The first speaker after lunch was Dr Waheed Arian (full story in next week’s Cambridge Independent). Dr Arian was followed on to the stage by consultant physician Dr Ian Smith, deputy medical director and director of R&D at the Papworth Hospital. Dr Smith has been looking at sleep apnea and believes more research needs to be done into sleep patterns. He has a gadget which is just about to start clinical trials.
“The technology is a stand-alone radar platform which works up to two metres away and determines if someone has sleep apnea and whether they’re breathing,” Dr Smith said. “The device is the size of a Dinky toy and can go under the bed.”
If it works it will considerably improve the quality of life for the 660,000 sleep apnea sufferers in the UK.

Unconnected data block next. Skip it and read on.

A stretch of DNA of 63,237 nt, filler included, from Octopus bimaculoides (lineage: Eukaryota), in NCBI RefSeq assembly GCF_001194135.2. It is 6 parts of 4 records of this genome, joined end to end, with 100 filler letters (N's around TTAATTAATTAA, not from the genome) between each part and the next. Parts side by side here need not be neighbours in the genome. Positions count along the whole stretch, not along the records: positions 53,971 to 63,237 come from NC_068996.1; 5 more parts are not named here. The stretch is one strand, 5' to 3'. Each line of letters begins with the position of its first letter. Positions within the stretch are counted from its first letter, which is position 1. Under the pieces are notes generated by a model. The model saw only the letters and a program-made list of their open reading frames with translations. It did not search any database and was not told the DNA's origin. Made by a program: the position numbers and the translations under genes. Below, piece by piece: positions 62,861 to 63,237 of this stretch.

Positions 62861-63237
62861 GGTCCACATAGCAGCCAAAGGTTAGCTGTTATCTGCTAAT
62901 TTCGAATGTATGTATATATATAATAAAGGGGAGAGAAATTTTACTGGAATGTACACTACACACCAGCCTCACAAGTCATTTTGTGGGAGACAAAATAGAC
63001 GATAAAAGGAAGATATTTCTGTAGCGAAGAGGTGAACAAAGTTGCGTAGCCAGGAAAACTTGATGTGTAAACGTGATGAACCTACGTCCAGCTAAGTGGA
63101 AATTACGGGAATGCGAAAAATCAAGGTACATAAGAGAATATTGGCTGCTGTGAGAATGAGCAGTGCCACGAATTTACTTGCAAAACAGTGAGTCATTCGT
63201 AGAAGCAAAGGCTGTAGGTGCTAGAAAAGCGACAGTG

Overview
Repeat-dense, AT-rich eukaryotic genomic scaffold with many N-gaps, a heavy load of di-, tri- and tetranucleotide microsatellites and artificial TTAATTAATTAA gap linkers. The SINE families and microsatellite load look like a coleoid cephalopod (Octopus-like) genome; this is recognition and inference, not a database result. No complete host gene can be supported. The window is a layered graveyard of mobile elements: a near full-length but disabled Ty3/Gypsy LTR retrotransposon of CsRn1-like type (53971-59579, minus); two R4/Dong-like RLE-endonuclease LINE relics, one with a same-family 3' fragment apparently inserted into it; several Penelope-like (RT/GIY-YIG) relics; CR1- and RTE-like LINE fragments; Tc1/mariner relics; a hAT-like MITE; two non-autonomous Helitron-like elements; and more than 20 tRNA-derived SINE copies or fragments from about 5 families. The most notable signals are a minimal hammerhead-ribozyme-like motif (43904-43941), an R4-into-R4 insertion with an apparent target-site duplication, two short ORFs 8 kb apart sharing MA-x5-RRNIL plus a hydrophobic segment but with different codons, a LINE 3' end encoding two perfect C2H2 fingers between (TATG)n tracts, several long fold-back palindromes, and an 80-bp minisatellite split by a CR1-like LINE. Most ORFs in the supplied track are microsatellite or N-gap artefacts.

Dr Tamsin Brown followed Dr Smith. Dr Brown’s development of a new glue ear device has been recorded in the Cambridge Independent (search her name on the website for the link). The development of Dr Brown’s glue ear solution is precisely the sort of innovation the NHS wants to encourage – identifying a front-line need, and finding and developing a solution, all from within the existing healthcare system.